good and bad fruit or a brook both
salt and fresh water.  It gets kind of
hard to separate the source from what
the source produces.  Only God can
do that.

Ah, but let's look at something else just
for a moment, the words of John
the Baptist as he describes the person
and work of  Jesus (Matthew 3):
"And now also the axe is laid unto the root
of the trees: therefore every tree which
bringeth not forth good fruit is hewn down,
and cast into the fire.

11I indeed baptize you with water unto
repentance. but he that cometh after me
is mightier than I, whose shoes I am not
worthy to bear: he shall baptize you with
the Holy Ghost, and with fire:

12Whose fan is in his hand, and he will
throughly purge his floor, and gather his
wheat into the garner; but he will burn up
the chaff with unquenchable fire.

John the Baptist promises us that Jesus
will baptize us with the Holy Ghost and
with fire. Now I have heard thousands,
of sermons on this  and largely the fire
part  is either ignored or romanticized.
Its made to sound like you are going
to have a rolicking spiritual experience
(Lord, send the fire!) and then I will
 just go home and feel good and be
the same partially converted person I was.
Not so, my friends.

Jesus knew that this would happen, for right
after this, his disciples say that they are ready
for such a baptism of fire and basically Jesus said,
"Oh, its indeed coming" but insinuates they
have no clue as to what it will be like and
that particular passage only  seems to pertain
to their earthly troubles and death!  (Mark 10: 38-45)
Its very human to think that all the change
will happen mystically out there somewhere
or in the heart of my poor neighbor who
isn't as spiritual as I am. Not so, my friends.
Not so. Much will happen in the twinkling
of an eye. But maybe not what or how you
and I think for its exactly what and how you
and I think that is the problem .

And  sometimes a twinkling of an eye
can last a long times when its extremely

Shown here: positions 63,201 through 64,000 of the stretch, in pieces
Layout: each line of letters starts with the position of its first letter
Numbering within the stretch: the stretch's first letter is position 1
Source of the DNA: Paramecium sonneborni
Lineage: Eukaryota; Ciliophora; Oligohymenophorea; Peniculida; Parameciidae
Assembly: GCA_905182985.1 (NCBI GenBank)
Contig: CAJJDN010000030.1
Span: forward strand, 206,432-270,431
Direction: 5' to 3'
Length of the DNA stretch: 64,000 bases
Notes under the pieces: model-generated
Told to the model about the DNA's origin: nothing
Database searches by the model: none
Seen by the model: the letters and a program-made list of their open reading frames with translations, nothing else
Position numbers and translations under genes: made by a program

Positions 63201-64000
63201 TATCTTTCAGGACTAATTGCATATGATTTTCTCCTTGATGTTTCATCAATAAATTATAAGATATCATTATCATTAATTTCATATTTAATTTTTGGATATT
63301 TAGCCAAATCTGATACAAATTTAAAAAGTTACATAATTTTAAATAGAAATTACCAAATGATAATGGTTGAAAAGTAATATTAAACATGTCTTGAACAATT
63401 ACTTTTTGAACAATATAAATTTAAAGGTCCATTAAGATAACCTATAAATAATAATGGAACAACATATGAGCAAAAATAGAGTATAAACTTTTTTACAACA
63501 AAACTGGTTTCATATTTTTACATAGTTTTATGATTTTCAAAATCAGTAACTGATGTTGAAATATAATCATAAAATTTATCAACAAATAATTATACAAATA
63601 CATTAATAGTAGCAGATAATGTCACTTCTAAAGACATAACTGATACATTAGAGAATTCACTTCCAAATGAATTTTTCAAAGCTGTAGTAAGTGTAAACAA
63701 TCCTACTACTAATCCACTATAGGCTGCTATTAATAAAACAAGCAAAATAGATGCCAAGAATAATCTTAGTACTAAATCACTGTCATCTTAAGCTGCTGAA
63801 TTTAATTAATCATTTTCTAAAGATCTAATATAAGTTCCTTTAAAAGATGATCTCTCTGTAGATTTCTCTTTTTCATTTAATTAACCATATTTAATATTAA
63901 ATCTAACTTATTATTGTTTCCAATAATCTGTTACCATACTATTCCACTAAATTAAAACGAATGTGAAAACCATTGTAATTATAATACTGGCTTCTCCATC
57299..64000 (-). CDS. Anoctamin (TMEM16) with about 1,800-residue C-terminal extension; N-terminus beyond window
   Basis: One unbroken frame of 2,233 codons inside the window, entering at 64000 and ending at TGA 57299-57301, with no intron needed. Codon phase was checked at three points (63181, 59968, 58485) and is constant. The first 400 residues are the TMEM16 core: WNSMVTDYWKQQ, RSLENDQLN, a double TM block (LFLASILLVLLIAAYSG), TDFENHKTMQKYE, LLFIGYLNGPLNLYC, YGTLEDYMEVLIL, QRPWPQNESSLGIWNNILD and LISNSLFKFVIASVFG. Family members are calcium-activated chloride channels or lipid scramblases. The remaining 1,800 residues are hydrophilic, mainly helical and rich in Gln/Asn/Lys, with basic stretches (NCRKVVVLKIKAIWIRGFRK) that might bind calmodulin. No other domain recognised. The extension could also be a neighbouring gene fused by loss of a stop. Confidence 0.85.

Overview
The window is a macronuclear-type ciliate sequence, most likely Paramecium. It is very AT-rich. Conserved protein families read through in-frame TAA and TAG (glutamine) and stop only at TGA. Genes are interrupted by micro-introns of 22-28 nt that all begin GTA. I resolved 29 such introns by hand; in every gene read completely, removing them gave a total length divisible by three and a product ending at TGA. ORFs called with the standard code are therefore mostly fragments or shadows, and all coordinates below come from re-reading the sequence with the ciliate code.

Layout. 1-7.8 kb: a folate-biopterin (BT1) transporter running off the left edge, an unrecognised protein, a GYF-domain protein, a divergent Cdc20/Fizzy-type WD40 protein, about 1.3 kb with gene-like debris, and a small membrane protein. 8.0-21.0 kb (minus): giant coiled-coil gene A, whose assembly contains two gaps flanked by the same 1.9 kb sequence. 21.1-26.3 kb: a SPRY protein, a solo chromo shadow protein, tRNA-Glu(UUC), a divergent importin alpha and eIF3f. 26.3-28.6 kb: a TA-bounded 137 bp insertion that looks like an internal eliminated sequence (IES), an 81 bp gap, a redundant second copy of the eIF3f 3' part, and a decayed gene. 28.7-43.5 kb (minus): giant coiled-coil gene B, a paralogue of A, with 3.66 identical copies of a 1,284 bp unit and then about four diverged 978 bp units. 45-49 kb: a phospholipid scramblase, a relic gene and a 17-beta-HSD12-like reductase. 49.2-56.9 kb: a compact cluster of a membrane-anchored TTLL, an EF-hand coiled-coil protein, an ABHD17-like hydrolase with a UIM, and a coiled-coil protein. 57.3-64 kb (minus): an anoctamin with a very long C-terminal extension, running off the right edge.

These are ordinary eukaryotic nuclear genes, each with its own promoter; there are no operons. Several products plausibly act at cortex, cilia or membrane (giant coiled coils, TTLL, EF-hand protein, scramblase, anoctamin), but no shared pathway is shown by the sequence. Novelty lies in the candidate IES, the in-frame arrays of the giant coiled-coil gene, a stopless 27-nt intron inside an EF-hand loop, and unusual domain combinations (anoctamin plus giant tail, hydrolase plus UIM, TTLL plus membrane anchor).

hot! Study to show yourself approved of God.
We have been taught many misconceptions
that effect how we live our daily lives.
In all of us are elements of the schismatic
and the heretic that Augustine knows have
no part in the world to come. We aren't
going to look like we do now. Just get
used to it. But we can start the process
of damage control. So you better buckle your
seatbelts and get down to seeking God
here and now for That Day is surely
coming and no-one escapes intact.

Monday, July 26, 2010

"Now since our eternal state is as certainly ours, as our
present state; since we are as certainly to live for ever,
as we now live at all; it is plain, that we cannot judge
of the value of any particular time, as to us, but by
comparing it to that eternal duration, for which we are created.

... William Law (1686-1761), A Serious Call
to a Devout and Holy Life [1728], London:
Methuen, 1899, p. 226

photo taken from Castlerigg, Lake District UK

Thursday, July 22, 2010

Every action of our lives touches on some chord that will vibrate in eternity.

... Edwin Hubbel Chapin (1814-1880)

photo taken at Lake Windermere,
Cumbria, UK

Tuesday, July 20, 2010

The Characteristics of the Kingdom

When Christians join together to accomplish
certain things, one may expect the organizations
they form to reflect the characteristics of the
Kingdom, but that will only happen as a
consequence of the way people live and relate
to each other in Christ. It will not necessarily
follow from structures, policies, or documents.

-- Graeme Irvine, former president, World Vision

photo taken in Glencoe, Scotland

Sunday, July 18, 2010

T. Austin Sparks on Listening to the Lord

He who is able to hear, let him listen to and heed what the Holy Spirit says... (Revelation 3:22).

The man or woman who has no inner ear,
no inner silence, no inner place for
hearing the Lord is never going to be
of much use in the service of the Lord,
and mark you, it must be the Lord, and
we must be very careful that we do not
give even good men and good writers the
place that the Lord ought to have.

There is a time when we must sweep
our books aside, when we must shut
ourselves up from the voices of
men, when we must get quiet with the
Lord and listen, and more, we must
seek to cultivate, by the grace of
God, the ear that is always open to
the Lord even when all the other
sounds are around us.

It is difficult, yet not impossible,
that in the raging of the street and
the rush of business life the Lord
should say something; but He will
only speak to those who recognise the
value of listening to the Lord and who
are giving Him His place of silence
to speak when possible. The ear to
hear the Lord when all other sounds
and voices are around us is prepared
and trained in these times of detachment
which the Lord demands, and against which the
devil is eternally active to capture the ear again.

Now, that is elementary (we are not seeking to
be profound), but tremendously important. You
and I know, never mind how spiritually mature
we are - the one object of the devil is to capture
our ear from God, to make it impossible for us
to have the silent hour and the silent ear for God.

The pressing in, and all the things which happen
just when you have decided to have a little quiet
time; then it is you have to fight for the ear - you
know it is true. Do you see, there is something
bound up with that; the undoing of the work of
the devil, the registration of God's mind upon this